NAS vs cloud: when on-premise storage is right for your business
Cloud storage may be popular, but there are many applications where NAS devices are the better option
The cloud has been a central focus of attention in IT for as much as two decades, although its rise to dominance has been in the last ten years. Most businesses are now wondering if they should be shifting some of their workloads in that direction, and the annual TechTarget survey in 2019 found that more than a third of companies said migrating to the cloud was their top priority. But the cloud can’t do everything. On-premises network attached storage (NAS) still has many benefits, and in this feature, we will explain what the main ones are.
Lower costs per terabyte
Probably the most significant area where NAS still wins out over public cloud services is in the sheer cost of a large-capacity repository, if you need regular rapid access to the data. Although cloud storage gets cheaper all the time, the price still mounts up if you need a lot of it over an extended period. The issue is complicated by the fact that the comparison is between two different types of expenditure – capital versus operating. There is usually no up-front capital expenditure with a public cloud, but the operating expenses will grow with your storage needs. A NAS device, on the other hand, will cost a lot to buy but much less to operate on a day-to-day basis.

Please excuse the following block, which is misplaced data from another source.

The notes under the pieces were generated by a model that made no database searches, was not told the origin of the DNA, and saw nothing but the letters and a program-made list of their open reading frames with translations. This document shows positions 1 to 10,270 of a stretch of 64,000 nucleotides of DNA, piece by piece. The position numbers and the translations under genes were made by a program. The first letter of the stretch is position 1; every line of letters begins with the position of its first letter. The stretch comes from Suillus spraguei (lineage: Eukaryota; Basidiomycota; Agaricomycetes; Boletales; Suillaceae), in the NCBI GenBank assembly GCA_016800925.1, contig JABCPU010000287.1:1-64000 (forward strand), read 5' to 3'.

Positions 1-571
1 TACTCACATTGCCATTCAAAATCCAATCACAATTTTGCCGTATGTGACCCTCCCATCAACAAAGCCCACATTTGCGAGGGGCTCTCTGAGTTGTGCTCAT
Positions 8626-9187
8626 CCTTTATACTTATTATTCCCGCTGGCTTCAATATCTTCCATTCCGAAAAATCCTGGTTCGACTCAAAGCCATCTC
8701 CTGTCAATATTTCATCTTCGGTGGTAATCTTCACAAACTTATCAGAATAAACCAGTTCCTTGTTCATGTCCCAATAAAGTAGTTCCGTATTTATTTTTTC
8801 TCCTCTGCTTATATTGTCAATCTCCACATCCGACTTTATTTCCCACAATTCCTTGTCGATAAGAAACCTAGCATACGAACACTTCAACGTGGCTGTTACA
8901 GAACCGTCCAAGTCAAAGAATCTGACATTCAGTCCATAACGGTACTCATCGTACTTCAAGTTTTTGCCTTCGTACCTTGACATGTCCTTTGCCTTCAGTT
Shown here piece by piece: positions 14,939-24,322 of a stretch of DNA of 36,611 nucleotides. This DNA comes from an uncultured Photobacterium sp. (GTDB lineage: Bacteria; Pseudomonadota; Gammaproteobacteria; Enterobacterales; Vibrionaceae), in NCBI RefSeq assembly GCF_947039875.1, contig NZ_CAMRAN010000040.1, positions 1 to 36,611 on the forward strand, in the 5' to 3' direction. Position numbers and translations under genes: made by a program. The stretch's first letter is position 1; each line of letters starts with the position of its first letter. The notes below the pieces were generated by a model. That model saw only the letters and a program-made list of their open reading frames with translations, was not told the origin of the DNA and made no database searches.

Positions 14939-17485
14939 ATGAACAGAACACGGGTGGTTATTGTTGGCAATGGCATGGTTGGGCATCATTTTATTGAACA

One cloud provider, for example, will set you back from $4 per TB per month for slow “glacier” archive storage to $26 per TB per month for the fastest tier. In contrast, Synology’s latest SA3200D 2U rackmount appliance can provide 192TB NAS capacity using 12x 16TB SAS drives for a price of around £12,500 for the entire solution, chassis and hard disks, or £65 per TB. But this is a one-off payment, so it would only take a few months for the 192TB NAS to become cheaper than cloud if you use its full capacity, even when you take power, machine room cooling, maintenance and other running costs into consideration.